Priority House bills concerning right-to-life, repealing prevailing wage, and abortion are passed by the Senate
01/07/2017 03:28 PM
FRANKFORT – The Kentucky Senate has passed three House priority bills concerning right-to-work, repeal of prevailing wage for public works projects, and requiring an ultrasound before an abortion during a rare Saturday session of the General Assembly.
House Bill 1, known as the “right-to-work” bill, which would prohibit unions from collecting fees from workers who choose to be non-members, was passed by a 25-12 vote along party lines with the exception of Sen. C.B. Embry,R-Morgantown, who cast the lone GOP no vote.
Hundreds of union workers crowded the Capitol Rotunda for a vocal rally against HB1 and HB3, and their voices could be heard numerous times through the doors of the Senate chamber.
Senate Majority Floor Leader Damon Thayer, R-Georgetown, says that making Kentucky a right-to-work state will lead to an increase of jobs in the commonwealth.
“The states that are leading the nation in job growth are right-to-work states,” Thayer said. “Union membership is increasing because jobs are increasing in those states.”
Sen. Ray Jones, D-Pikeville, voted against the legislation saying it allows workers who work in union shops but who choose not to be members of the union, to receive their representation without paying for it.
“It should really be called something like the free loader act,” Jones said. “People can take advantage of that collective bargaining unit, have them represent them in employment cases, but not have to pay their fair share.”
House Bill 3, which would repeal prevailing wage for public works construction projects, passed by a 25-12 vote with Embry once again being the lone GOP legislator to vote against the measure.
Sen. Steve West, R-Paris, who voted in favor of the bill, says that prevailing wage is an inflated wage that doesn’t take the free market into consideration.
“Prevailing wage is an artificially set wage by this government,” West said. “Whenever the government artificially sets wages or prices, the result is always higher prices, and less whatever product or service is being regulated.”
Sen. Morgan McGarvey, D-Louisville, was against the legislation because he feels that it will lower the wages of workers who are part of many important public highways and structures in the commonwealth.
“The premise that we’re going to allow the projects, the buildings, the roads, the bridges, the things that we use every day and we rely on the government to maintain and build, that we’re going to allow those to be built by completely undercutting the wages of the men and the women who build them,” McGarvey said.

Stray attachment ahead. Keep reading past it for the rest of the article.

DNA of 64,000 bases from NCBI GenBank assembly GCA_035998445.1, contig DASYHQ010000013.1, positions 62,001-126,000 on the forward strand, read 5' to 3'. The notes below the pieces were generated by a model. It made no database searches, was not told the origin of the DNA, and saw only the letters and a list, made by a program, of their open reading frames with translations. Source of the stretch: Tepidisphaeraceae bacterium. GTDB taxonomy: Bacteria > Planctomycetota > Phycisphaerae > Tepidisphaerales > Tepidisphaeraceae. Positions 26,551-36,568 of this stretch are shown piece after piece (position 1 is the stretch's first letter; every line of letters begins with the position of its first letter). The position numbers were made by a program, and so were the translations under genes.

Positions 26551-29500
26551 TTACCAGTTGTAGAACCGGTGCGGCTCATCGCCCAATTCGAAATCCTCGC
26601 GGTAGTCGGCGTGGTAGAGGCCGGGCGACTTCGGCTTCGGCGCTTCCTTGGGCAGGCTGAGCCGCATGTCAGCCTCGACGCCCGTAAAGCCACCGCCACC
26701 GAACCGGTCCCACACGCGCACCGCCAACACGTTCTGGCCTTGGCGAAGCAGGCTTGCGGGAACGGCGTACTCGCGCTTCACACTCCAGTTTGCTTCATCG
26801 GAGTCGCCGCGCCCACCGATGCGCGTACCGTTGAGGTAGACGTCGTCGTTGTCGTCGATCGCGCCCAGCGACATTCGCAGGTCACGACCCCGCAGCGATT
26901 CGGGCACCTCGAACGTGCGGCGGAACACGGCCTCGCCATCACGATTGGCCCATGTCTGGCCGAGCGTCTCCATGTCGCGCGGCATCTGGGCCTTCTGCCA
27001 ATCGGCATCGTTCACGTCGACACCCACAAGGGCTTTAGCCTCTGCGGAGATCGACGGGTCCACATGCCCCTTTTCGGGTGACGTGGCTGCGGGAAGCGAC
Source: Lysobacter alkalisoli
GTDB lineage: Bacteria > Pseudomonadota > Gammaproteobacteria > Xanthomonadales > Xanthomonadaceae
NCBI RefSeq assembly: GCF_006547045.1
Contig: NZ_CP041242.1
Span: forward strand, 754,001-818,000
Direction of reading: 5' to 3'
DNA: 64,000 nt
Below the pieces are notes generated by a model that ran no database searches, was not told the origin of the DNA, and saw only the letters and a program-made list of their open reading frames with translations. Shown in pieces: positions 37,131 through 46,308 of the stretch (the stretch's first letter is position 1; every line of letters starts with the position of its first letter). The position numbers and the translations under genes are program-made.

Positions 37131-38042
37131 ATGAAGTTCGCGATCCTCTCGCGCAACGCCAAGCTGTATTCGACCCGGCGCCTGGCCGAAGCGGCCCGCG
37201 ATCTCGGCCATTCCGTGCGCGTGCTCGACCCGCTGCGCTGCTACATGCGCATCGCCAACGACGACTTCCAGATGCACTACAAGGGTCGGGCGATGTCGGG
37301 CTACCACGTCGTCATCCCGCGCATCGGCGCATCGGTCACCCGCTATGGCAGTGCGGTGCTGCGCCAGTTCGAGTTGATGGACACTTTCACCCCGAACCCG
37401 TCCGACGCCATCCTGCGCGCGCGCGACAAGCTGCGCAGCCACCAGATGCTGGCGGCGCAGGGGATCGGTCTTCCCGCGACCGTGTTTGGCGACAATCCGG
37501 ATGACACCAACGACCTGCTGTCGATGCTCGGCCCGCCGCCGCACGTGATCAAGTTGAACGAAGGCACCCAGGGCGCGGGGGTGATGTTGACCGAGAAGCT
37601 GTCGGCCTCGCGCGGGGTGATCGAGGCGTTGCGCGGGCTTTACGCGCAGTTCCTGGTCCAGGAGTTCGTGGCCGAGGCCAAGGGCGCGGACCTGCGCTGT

House Bill 2, which would require pregnant women who are scheduling an abortion to get an ultrasound prior to the procedure, was passed by a 32-5 vote, with 5 Democrats, Sen. Julian Carroll, D-Frankfort, Sen. Ray Jones, D-Pikeville, Sen. Dennis Parrett, D-Elizabethtown, Sen. Dorsey Ridley, D-Henderson, and Sen. Robin Webb, D-Grayson, voting yes on the legislation.
Sen. Reggie Thomas, D-Lexington, who voted against the bill, said that the state needs to do more to protect and take care of many of the children in the commonwealth who are unwanted by their parents and families.
“If you want to be pro-life and pro-child, then let’s be pro-life and pro-child in every sense of the word,” Thomas said. “If we’re going to bring unwanted children in, let’s make sure that they aren’t in poverty, let’s make sure we educate them, let’s make sure we provide a child welfare system that works. If you’re going to bring these unwanted children into the world, I want them to have the same kind of success and happiness that all of us in this hall enjoy.”
That statement brought about a response from Sen. Whitney Westerfield, R-Hopkinsville, who voted yes on the bill, who believes that all babies in the womb should have the right to live.
“It sounds as if the Senator from Fayette believes that it’s better off if these children be torn apart limb for limb and pulled out the bodies of the mothers rather than be born,” Westerfield said. “We shouldn’t incentivize or encourage people to kill them.”
All three bills now go to the desk of Gov. Matt Bevin where it’s expected that they will be signed into law.
Below the Fold
Time for bills in General Assembly getting tight as lawmakers head into second half of 30-day session
Subscribe and get the latest political intelligence delivered to your inbox.